“There is a lot we can do with additional surface temperature bands in wetland extent definition; with more bands in the near and shortwave infrared range we can improve vegetation and water coverage differentiation; in the visible bands we can improve vegetation variety and health analyses, and water quality and color observations.” Dunn remarked.

The expanded spectral resolution of Landsat next will also enable better mineral and soil mapping, and evapotranspiration calculations.

Landsat Next spectral band stack graphic that shows the differences between Landsat 8/9 and Landsat Next.
Landsat Next will have acquire 26 bands, 15 more bands than the the two previous satellite observatories. Image credit: NASA Landsat Communications and Public Engagement Team.

“We have so many options with Landsat Next, to add additional information and context to support our wetland managers as well as continuing the historical record of change and variability of our wetlands,” Dunn shared.

“I have really appreciated being able to use Landsat data as a ‘time machine’ to understand our changing environment.”

Reference

Dunn, B., Ai, E., Alger, M.J. et al. Wetlands Insight Tool: Characterizing the Surface Water and Vegetation Cover Dynamics of Individual Wetlands Using Multidecadal Landsat Satellite Data. Wetlands 43, 37 (2023). https://doi.org/10.1007/s13157-023-01682-7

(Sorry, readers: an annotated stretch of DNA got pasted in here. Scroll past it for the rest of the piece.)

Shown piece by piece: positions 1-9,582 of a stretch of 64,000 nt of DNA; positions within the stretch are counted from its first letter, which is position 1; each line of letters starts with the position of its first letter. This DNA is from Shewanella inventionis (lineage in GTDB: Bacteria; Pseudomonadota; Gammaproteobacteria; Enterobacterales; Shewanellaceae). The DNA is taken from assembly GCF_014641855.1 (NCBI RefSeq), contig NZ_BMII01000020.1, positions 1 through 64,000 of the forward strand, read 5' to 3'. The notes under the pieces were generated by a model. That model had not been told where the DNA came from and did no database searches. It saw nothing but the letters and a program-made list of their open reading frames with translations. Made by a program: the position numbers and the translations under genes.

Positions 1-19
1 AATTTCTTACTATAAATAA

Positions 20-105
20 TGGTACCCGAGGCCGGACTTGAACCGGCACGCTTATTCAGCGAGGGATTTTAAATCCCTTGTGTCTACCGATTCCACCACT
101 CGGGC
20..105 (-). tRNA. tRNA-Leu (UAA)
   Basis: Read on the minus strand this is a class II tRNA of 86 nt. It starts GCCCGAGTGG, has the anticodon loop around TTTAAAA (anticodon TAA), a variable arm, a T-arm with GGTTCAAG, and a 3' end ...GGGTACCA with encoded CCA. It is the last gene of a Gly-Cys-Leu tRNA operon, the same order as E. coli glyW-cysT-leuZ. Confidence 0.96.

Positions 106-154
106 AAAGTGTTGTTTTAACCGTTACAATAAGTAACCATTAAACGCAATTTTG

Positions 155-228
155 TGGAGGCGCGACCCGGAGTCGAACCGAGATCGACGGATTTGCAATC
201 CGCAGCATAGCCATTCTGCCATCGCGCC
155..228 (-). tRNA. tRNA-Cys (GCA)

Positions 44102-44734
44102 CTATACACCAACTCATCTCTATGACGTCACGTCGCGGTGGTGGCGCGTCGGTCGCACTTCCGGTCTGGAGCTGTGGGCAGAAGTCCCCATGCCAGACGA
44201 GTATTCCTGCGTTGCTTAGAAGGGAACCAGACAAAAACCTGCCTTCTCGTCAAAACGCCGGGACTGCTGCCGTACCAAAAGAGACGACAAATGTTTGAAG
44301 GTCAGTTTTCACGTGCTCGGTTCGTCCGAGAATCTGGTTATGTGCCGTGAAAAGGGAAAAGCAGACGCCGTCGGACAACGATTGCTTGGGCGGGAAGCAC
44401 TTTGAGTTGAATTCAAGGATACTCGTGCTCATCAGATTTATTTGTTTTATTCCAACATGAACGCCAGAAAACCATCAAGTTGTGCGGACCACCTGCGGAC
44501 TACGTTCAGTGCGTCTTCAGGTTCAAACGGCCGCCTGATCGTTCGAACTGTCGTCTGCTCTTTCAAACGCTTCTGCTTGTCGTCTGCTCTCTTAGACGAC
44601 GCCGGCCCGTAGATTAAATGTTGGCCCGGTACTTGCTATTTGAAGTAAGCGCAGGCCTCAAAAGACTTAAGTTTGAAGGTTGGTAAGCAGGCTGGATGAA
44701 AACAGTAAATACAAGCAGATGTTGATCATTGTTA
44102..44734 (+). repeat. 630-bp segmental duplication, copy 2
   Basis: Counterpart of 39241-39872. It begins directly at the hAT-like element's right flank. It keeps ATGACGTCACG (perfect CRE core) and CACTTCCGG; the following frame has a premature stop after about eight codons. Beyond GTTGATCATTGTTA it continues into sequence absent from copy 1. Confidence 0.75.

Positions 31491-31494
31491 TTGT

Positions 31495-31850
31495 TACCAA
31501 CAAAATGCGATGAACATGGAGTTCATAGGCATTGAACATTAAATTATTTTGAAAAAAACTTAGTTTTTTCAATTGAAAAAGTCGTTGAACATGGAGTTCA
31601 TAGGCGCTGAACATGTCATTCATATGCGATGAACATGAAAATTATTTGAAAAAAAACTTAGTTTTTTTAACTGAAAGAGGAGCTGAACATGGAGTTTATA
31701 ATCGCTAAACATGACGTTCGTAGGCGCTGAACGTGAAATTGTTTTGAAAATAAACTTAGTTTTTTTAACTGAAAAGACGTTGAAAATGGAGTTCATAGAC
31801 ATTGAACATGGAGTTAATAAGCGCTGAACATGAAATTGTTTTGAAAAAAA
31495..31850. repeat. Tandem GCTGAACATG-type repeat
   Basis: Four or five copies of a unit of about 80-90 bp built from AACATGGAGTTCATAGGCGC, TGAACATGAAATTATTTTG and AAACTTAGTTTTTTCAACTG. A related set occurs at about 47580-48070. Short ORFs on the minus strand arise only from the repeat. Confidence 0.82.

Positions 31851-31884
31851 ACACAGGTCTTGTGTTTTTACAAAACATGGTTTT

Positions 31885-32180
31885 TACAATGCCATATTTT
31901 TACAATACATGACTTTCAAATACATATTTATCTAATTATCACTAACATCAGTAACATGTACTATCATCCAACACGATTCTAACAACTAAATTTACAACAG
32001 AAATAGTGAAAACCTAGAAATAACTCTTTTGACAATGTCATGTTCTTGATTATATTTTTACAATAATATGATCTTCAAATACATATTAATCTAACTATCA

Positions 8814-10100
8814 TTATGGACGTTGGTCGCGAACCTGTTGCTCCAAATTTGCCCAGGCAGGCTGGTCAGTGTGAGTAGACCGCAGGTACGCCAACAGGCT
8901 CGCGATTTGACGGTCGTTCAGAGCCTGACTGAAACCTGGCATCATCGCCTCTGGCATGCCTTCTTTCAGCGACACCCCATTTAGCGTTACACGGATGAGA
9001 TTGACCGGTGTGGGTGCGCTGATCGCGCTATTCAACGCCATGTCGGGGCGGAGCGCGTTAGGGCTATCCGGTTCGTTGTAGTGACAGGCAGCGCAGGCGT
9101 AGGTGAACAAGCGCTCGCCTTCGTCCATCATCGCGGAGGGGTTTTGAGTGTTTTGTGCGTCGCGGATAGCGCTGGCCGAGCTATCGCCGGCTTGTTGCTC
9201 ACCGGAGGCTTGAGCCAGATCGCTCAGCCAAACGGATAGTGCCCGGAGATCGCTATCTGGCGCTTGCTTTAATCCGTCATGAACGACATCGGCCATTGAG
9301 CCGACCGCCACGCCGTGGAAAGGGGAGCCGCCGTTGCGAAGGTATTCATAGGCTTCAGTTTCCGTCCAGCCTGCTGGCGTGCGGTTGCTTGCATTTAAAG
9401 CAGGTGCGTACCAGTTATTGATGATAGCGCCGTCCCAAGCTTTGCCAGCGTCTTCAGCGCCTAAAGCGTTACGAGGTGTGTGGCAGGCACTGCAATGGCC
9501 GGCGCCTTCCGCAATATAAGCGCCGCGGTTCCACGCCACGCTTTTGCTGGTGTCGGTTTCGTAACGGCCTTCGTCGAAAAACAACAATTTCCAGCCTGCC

Data to Info for Impact banner image.
WIT is a prime example of the ability to turn open Landsat data into information that can help resource managers and decision makers positively impact our world. (This graphic shows a January 2003 Landsat 7 image of wildland fire burn scars near Ginini Flats Wetland Complex (left), a WIT stack plot showing Ginini Flats' landcover history (center) and a photo of the endangered Northern Corroboree Frog (right). Frog photo credit: Australian Capital Territory 2017 Ginini Flats management plan.)

Banner Image Caption: Australia's Yellow Water Billabong. Photo credit: pen_ash, Pixabay

On Key

Recent Posts

Landsat 2023 in Review: An image of the Landsat 9 satellite and a satellite image with the year "2023" written below it.

Landsat 2023 – A Year in Review

A delve into Landsat-based studies revealing the environmental impact of river mining, the decline in global lake water levels, and the risks of rising sea levels on coastal habitats. Plus, a sneak peek at what the future of the Landsat program holds with the introduction of Landsat Next.

Read More »
On Key

Related Posts

Landsat 2023 in Review: An image of the Landsat 9 satellite and a satellite image with the year "2023" written below it.

Landsat 2023 – A Year in Review

A delve into Landsat-based studies revealing the environmental impact of river mining, the decline in global lake water levels, and the risks of rising sea levels on coastal habitats. Plus, a sneak peek at what the future of the Landsat program holds with the introduction of Landsat Next.

Read More »